dailymail.co.uk ^ | April 27, 2009 | Daily Mail Reporter
    The popular theory that dinosaurs were wiped out by an asteroid 65million years ago has been challenged. It was believed the Chicxulub crater in Mexico was the 'smoking gun' of the mass extinction event. Molten droplets from the ancient asteroid impact were found just below the Cretaceous-Tertiary boundary - a geological layer of sediment linked with the extinction. But soil samples from the 112-mile wide crater show the impact predates the disappearance of the dinosaurs by about 300,000 years. The latest research has been published in the Journal of the Geological Society. Study author Professor Gerta Keller from Princeton University...
  • NEW EVIDENCE THAT VOLCANOS KILLED THE DINOSAURS -

    09/15/2003 8:48:14 PM PDT · by UnklGene · 60 replies · 4,705+ views
    Red Nova ^ | September 15, 2003
    September 15, 2003 Could an enormous volcanic eruption have killed the dinosaurs? Cardiff University -- The extinction of the dinosaurs -– thought to be caused by an asteroid impact some 65 million years ago –- was more likely to have been caused by a 'mantle plume' -– a huge volcanic eruption from deep within the earth's mantle, the region between the crust and the core of the earth. This theory, already supported by a significant body of geologists and palaeontologists, is strengthened by new evidence to be presented at an international conference at Cardiff University on 11-12 September. Research by...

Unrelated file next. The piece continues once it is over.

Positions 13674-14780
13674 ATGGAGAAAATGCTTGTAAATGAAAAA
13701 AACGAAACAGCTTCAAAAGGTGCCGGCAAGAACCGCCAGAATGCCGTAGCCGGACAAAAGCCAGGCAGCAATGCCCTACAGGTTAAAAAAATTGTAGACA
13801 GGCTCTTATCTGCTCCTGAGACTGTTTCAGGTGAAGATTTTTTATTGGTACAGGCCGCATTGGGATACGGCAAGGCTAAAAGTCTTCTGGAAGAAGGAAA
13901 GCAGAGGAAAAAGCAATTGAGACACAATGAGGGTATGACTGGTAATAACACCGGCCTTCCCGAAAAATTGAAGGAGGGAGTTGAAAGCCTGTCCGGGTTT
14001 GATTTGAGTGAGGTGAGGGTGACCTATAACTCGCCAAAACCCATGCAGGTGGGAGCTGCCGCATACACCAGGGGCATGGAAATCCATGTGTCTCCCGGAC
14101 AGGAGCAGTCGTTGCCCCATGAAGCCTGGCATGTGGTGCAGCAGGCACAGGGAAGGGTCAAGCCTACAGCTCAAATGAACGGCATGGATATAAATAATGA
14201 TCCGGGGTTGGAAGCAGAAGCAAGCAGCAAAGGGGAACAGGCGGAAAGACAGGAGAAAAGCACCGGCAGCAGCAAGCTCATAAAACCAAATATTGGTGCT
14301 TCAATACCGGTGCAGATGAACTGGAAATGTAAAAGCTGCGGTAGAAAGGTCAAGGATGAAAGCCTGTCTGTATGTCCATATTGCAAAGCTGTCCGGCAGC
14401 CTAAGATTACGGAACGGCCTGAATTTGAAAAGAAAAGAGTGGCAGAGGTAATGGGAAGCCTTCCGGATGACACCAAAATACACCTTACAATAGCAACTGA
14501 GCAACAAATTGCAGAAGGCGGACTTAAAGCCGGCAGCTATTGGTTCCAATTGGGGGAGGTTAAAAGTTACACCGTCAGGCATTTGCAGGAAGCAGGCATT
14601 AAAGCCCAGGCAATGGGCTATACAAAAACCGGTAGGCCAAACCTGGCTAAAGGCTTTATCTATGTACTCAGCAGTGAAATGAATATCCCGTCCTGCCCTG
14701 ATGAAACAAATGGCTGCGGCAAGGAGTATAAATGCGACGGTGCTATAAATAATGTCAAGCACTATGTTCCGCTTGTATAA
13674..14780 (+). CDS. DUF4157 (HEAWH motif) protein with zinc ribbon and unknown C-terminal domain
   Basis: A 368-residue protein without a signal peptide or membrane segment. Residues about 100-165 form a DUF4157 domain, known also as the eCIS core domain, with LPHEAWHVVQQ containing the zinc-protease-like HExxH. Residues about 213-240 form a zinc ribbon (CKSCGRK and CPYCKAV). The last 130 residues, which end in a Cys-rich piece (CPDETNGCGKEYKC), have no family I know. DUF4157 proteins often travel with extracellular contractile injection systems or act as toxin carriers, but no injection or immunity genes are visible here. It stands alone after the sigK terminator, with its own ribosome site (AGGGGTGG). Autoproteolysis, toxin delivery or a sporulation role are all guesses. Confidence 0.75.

• Dinosaurs' climate shifted too, reports show

    09/25/2006 4:15:43 AM PDT · by Pharmboy · 28 replies · 830+ views
    Indiana University ^ | 23-Sep-2006 | David Bricker
    Caption: IU Bloomington geochemist Simon Brassell (right), Penn State sedimentologist Michael Arthur (middle), and Tohoku Univ. sedimentologist Harumasa Kano (left) inspect an ancient shale aboard the JOIDES Resolution research vessel. BLOOMINGTON, Ind. -- Ancient rocks from the bottom of the Pacific Ocean suggest dramatic climate changes during the dinosaur-dominated Mesozoic Era, a time once thought to have been monotonously hot and humid. In this month's Geology, scientists from Indiana University Bloomington and the Royal Netherlands Institute for Sea Research present new evidence that ocean surface temperatures varied as much as 6 degrees Celsius (about 11 degrees Fahrenheit) during the...
  • Cosmic Collision May Have Created Hawaii

    02/20/2004 7:50:03 PM PST · by Mike Darancette · 32 replies · 228+ views
    SPACE.com ^ | 01 August 2001 | Michael Paine
    It's bad enough when, every few million years, an asteroid rocks our planet. It's worse if the impact triggers regional or global volcanic activity, which is not only hazardous to nearby plants and animals but can choke Earth's atmosphere with deadly gases for months or years. But there's also a possible bright side, like the birth of nice places like Hawaii. For more than three decades, scientists have explored the question of whether an asteroid impact could cause significant volcanic eruptions, hot spots that spring up out of nowhere and create new landforms or rearrange old ones. The process might...